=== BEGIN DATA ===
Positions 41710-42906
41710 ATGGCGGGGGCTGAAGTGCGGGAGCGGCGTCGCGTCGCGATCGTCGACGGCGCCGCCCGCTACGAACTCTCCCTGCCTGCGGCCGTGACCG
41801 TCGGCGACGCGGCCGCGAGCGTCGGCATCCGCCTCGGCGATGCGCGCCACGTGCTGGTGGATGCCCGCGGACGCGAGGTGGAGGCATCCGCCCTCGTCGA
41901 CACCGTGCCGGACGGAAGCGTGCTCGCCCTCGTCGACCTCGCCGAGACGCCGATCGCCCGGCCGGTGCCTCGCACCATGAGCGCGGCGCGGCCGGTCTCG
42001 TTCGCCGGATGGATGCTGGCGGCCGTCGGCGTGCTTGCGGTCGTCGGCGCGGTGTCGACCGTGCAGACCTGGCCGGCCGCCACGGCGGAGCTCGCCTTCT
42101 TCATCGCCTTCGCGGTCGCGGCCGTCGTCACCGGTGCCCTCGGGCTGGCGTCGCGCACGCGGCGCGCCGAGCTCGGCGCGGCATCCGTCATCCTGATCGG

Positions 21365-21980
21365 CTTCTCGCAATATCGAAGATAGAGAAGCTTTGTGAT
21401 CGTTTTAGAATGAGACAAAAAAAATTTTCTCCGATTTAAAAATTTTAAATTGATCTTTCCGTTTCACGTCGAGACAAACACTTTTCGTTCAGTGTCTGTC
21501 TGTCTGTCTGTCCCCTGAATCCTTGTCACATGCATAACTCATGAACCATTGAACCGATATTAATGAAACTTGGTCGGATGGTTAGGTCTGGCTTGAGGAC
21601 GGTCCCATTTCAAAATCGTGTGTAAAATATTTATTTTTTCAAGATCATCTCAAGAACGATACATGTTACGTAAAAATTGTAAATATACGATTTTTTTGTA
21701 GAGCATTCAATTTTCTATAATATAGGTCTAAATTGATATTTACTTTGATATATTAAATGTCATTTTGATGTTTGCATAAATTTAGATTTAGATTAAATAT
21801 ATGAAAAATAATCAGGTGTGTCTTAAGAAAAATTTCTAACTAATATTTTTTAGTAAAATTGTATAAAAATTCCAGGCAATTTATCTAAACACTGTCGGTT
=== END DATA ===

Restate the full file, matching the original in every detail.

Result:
Positions 41710-42906
41710 ATGGCGGGGGCTGAAGTGCGGGAGCGGCGTCGCGTCGCGATCGTCGACGGCGCCGCCCGCTACGAACTCTCCCTGCCTGCGGCCGTGACCG
41801 TCGGCGACGCGGCCGCGAGCGTCGGCATCCGCCTCGGCGATGCGCGCCACGTGCTGGTGGATGCCCGCGGACGCGAGGTGGAGGCATCCGCCCTCGTCGA
41901 CACCGTGCCGGACGGAAGCGTGCTCGCCCTCGTCGACCTCGCCGAGACGCCGATCGCCCGGCCGGTGCCTCGCACCATGAGCGCGGCGCGGCCGGTCTCG
42001 TTCGCCGGATGGATGCTGGCGGCCGTCGGCGTGCTTGCGGTCGTCGGCGCGGTGTCGACCGTGCAGACCTGGCCGGCCGCCACGGCGGAGCTCGCCTTCT
42101 TCATCGCCTTCGCGGTCGCGGCCGTCGTCACCGGTGCCCTCGGGCTGGCGTCGCGCACGCGGCGCGCCGAGCTCGGCGCGGCATCCGTCATCCTGATCGG

Positions 21365-21980
21365 CTTCTCGCAATATCGAAGATAGAGAAGCTTTGTGAT
21401 CGTTTTAGAATGAGACAAAAAAAATTTTCTCCGATTTAAAAATTTTAAATTGATCTTTCCGTTTCACGTCGAGACAAACACTTTTCGTTCAGTGTCTGTC
21501 TGTCTGTCTGTCCCCTGAATCCTTGTCACATGCATAACTCATGAACCATTGAACCGATATTAATGAAACTTGGTCGGATGGTTAGGTCTGGCTTGAGGAC
21601 GGTCCCATTTCAAAATCGTGTGTAAAATATTTATTTTTTCAAGATCATCTCAAGAACGATACATGTTACGTAAAAATTGTAAATATACGATTTTTTTGTA
21701 GAGCATTCAATTTTCTATAATATAGGTCTAAATTGATATTTACTTTGATATATTAAATGTCATTTTGATGTTTGCATAAATTTAGATTTAGATTAAATAT
21801 ATGAAAAATAATCAGGTGTGTCTTAAGAAAAATTTCTAACTAATATTTTTTAGTAAAATTGTATAAAAATTCCAGGCAATTTATCTAAACACTGTCGGTT